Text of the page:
Europe embraces R2C to fight sexual assault
June 4, 2013
GRAFENWOEHR, Germany -- Alcohol and nightclubs are the two most prevalent factors in almost all sexual assault cases in the Bavaria Military Community, according to the Sexual Harassment/Assault Response and Prevention, or SHARP, coordinator for Bavaria and Franconia, Sgt. 1st Class Yolanda King.
"We are addressing those factors by enforcing leadership patrols at places like the train station," said King. "We are also partnering with local nightclubs to get them to use SHARP hand stamps and hang up posters with removable contact information to serve as reminders and to guide Soldiers who may be in or witnessing a potential (sexual assault) situation."
She said the community SHARP program and unit leaders also use local trends and guidance from the Army to shape and strengthen the overall training on sexual harassment and sexual assault.
According to the Department of Defense Sexual Assault Prevention and Response Annual Report, there were 3,374 reports of sexual assault involving service members throughout the Department of Defense in fiscal year 2012 -- a six percent increase from the previous year.
It also shows there were 1,423 reports of sexual assault throughout the Army -- a number that reflects a 16 percent decrease from fiscal year 2011. Furthermore, the report cites Army survey results that indicate an increase in victims' tendency to report, suggesting that the Army's efforts have a positive effect on eliminating sexual assault in its ranks.
In addition to ongoing sexual assault prevention efforts, the Army launched the Ready and Resilient Campaign, known as R2C, in March 2013 to further enhance individual and collective readiness to improve readiness across the Army, according to an R2C introduction letter signed by the Secretary of the Army, Army Chief of Staff and Sergeant Major of the Army. The campaign includes a variety of wellness programs, prevention programs, and command initiatives to raise discipline among the Army's ranks.
The Army's Ready and Resilient Campaign also continues the Army's efforts in combating sexual assault through promoting continued reduction by enhancing the way Army units conduct training on the issue.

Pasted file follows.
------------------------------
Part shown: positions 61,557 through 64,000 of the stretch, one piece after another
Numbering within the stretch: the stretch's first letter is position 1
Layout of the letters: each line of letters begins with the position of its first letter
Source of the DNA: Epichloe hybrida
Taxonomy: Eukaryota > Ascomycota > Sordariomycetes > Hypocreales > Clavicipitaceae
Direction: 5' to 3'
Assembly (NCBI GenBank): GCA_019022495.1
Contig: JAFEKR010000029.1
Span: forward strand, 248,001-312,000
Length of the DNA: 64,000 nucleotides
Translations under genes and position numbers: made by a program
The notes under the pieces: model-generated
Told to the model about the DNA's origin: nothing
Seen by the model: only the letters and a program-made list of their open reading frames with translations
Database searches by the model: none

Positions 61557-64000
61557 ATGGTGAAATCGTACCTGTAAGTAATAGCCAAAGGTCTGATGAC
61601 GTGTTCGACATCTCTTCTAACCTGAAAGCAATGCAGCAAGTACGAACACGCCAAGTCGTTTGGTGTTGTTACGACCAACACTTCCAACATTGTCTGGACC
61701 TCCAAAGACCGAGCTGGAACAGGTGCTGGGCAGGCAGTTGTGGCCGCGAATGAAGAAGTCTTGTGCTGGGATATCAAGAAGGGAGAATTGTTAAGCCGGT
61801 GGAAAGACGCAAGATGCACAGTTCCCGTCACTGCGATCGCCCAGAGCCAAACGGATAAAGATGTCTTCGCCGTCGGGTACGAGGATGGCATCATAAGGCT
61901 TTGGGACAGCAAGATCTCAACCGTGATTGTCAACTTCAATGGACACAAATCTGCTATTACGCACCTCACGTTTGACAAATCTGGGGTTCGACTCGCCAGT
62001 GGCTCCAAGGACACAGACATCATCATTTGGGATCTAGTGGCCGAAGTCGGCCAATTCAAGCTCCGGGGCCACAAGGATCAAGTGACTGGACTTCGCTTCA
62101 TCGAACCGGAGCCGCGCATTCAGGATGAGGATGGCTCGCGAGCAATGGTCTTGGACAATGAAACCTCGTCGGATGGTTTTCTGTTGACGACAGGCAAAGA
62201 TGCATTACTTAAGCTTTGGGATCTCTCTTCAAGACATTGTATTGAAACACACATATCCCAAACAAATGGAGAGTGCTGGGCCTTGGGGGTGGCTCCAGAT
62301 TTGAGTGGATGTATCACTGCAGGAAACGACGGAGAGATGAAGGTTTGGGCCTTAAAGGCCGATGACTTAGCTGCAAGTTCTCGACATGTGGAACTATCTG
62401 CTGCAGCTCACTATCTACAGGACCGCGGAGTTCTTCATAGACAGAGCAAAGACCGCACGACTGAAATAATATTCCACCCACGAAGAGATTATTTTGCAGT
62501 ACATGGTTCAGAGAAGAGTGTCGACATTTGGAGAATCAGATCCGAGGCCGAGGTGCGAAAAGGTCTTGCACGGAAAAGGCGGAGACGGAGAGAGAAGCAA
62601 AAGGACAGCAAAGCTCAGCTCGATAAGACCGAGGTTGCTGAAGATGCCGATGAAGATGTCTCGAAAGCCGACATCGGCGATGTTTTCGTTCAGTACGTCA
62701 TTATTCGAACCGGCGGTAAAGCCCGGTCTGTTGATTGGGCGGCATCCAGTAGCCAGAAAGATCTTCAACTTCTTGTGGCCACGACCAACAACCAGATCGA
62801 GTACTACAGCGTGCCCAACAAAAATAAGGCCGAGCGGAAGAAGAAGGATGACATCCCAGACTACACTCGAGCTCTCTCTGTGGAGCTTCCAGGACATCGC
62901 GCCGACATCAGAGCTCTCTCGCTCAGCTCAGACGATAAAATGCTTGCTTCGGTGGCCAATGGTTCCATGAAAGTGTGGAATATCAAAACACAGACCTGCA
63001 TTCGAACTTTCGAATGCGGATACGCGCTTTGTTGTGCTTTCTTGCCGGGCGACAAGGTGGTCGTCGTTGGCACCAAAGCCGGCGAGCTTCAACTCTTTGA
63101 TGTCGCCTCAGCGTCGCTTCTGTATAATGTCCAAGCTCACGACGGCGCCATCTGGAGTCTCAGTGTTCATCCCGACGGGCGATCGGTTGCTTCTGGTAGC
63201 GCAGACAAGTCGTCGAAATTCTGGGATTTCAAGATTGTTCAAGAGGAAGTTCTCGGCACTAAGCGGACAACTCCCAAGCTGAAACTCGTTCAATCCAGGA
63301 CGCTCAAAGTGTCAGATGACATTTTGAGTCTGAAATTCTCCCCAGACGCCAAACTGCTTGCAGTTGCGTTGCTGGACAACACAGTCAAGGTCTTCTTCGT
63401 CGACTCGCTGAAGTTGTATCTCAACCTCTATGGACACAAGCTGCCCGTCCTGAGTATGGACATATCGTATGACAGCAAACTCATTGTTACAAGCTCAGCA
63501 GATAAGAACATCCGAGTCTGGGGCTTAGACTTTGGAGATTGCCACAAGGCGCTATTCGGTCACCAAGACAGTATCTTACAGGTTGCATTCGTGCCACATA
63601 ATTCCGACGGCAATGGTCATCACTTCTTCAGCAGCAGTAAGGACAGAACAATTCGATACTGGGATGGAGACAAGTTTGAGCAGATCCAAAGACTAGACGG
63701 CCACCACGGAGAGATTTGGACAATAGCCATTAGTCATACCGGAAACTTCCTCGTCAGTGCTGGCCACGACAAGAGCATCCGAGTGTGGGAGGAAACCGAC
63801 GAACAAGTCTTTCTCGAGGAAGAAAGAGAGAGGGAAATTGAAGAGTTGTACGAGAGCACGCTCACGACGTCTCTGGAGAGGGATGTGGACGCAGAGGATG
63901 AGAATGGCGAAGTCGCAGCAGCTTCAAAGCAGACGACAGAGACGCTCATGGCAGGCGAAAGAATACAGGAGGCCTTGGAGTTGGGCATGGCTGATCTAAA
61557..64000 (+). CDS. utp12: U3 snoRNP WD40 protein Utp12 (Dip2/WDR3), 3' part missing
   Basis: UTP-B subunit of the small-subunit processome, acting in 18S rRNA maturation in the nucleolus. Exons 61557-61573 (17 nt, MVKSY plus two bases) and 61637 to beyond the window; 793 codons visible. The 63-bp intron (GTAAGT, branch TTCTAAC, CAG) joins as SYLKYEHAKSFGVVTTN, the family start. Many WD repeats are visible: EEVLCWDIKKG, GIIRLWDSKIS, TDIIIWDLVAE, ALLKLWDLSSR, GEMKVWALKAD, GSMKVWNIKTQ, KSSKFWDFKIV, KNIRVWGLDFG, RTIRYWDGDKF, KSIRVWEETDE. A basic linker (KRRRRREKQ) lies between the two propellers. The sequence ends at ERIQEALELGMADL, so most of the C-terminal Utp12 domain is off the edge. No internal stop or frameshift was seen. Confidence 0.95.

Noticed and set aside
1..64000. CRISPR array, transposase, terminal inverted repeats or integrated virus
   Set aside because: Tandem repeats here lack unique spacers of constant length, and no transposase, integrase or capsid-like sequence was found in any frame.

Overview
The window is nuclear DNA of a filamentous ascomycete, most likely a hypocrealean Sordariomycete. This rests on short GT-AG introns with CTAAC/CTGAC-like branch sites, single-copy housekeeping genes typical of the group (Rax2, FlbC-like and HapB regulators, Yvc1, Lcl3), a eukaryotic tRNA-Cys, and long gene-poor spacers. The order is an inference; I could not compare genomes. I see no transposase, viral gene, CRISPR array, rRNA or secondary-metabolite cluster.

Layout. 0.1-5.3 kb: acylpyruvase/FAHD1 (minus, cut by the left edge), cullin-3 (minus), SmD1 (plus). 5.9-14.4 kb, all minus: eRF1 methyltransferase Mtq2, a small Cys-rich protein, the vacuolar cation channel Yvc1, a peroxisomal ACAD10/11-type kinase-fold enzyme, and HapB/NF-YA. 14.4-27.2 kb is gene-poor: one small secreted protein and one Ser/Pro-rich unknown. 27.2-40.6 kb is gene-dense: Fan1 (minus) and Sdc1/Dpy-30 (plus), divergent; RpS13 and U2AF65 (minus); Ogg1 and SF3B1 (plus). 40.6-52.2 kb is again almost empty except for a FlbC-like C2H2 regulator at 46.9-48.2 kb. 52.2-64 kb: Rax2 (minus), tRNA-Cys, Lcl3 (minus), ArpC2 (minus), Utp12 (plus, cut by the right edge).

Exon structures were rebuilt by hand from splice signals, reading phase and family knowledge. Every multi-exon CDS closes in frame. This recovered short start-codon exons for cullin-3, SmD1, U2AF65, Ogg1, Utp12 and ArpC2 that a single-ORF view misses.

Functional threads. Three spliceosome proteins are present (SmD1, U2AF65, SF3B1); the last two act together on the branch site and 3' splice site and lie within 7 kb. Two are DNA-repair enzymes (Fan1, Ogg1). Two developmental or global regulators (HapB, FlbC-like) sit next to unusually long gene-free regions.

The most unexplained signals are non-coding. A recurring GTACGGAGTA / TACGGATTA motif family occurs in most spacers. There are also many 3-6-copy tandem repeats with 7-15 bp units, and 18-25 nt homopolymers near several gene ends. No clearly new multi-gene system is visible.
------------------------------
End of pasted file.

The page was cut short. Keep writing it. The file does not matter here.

According to the campaign summary, the R2C platform aims to indoctrinate a culture change in the Army by making resilience an everyday part of Army life, connecting personal resilience to unit readiness.
"The prevention of sexual assault is critical in maintaining the effective fighting force," said Lt. Gen. Donald M. Campbell, commander of U.S. Army Europe, while promoting the R2C.
He explained that prevention of sexual harassment and sexual assault is the community's responsibility and that no one person or agency can combat the issue alone.
His words mirror the R2C, which synchronizes the efforts of existing Army resiliency programs, such as Sexual Harassment/Assault Response and Prevention (SHARP), Army Substance Abuse Program (ASAP) and suicide prevention, to achieve an overarching framework for program management and execution.
King said the resiliency partnerships, combined with other changes to sexual assault training, make the program more effective.
In the past, Soldiers and civilians usually attended small group and lecture-based training as part of the Army's Sexual Assault Prevention and Response, called SAPR, and Prevention of Sexual Harassment, often referred to as POSH, programs.
Now, with the SAPR and POSH programs combined to form one effort, the SHARP program responds to leadership guidance through the Ready and Resilient Campaign by reinvigorating training, aligning itself with partner resiliency programs and focusing on more hands-on training techniques.
"Sexual harassment is often a precursor to sexual assault," said King. "By combining the awareness and prevention training under one umbrella, the goal to achieve cultural change and foster an environment free of sexual harassment and sexual assault is substantially enhanced."
Recently, unit level SHARP programs throughout Europe conducted professional development SHARP training, which included a viewing of "The Invisible War," a film that highlights mishandled sexual assault cases in the military, and a subsequent panel discussion, including subject matter experts from partner resiliency programs and agencies.
The training, mandated through the Ready and Resilient Campaign, facilitated discussion about sexual assault in the military and what leaders and individuals can do to eradicate the problem.
In Grafenwoehr, more than 7,000 community members participated in the viewing and panel discussion.
"This was the best SHARP training I've seen in a while," said Spc. Stephanie Morgan of the Headquarters and Headquarters Company, Joint Multinational Training Command.
She said when a topic affects people so deeply, interactive training is important.